In the last month, he has more than doubled his reading speed, so of course I began to ask myself why. Nothing much has changed, except the fact that I have been spending a ton of time reading to him. And then it hit me…Spanish!

Last month, Ian and I watched several movies in Spanish over the course of a couple of days. I blogged about it, so some of you may remember that we used subtitles, but Ian couldn’t read them fast enough. Well, he has been watching cartoons in Spanish almost every day since the last time I posted about it, which was almost a month ago. He ran out of movies that he was super-familiar with and has been watching a cartoon series, which he has watched all the way through once before.

He has been using subtitles the entire time, and has learned to read them fast enough to understand what’s going on!

I have been a musician for some time now, but my sight-reading skills never developed until I was placed in a setting where I had to read music under pressure – which I did by playing in church all the time and going to jazz band rehearsals. I knew this concept worked with music, but it never occurred to me that it would work with reading words. I wonder if it will work with anything? If so, how can I create an environment that puts pressure on him to remember his math facts faster, for instance? Any ideas?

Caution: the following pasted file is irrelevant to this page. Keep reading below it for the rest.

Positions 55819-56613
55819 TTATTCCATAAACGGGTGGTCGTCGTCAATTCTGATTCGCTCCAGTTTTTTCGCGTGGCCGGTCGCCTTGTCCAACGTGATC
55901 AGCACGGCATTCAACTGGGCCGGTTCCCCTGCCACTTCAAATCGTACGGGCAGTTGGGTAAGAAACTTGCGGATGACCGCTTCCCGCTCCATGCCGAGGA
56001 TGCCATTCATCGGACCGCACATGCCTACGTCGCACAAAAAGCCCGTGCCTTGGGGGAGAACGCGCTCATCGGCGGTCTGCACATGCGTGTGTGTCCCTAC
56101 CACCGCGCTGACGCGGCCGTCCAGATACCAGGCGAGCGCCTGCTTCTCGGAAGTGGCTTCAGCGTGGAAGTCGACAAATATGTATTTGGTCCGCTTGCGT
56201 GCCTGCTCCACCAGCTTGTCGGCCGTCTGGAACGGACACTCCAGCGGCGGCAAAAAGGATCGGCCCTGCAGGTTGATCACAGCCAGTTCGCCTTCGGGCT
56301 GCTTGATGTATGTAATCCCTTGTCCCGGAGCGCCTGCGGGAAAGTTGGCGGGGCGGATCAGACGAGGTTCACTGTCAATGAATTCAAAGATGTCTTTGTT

Life Lately

Well, I have pretty much settled into a routine of work, homeschool, Spanish. When I am not working or schooling Ian, I am studying! Throw in some church, homeschool choir, and family time, and that’s my life right now.

I am really enjoying this school year with Ian – more than any year previously. I’m not sure what the difference is except for the fact that I can tell he is really absorbing everything he is learning; that is so satisfying for me to observe and be a part of. We have been trying to study a few things from lots of different angles. For instance, he has some textbooks that cover chemistry, and we are reading a book about the development of the periodic table. He is also watching a lot of YouTube videos to support what he is learning, and I would like to do some experiments as well. I am thinking about ordering all of the lab equipment and ingredients he would need to do all of the  experiments in his curriculum, but it’s going to cost quite a bit, so I need to save up. One of the nicest things about homeschooling: we can do all of our studying upfront, and end the year with a bang! – or, the experimental aspect, rather.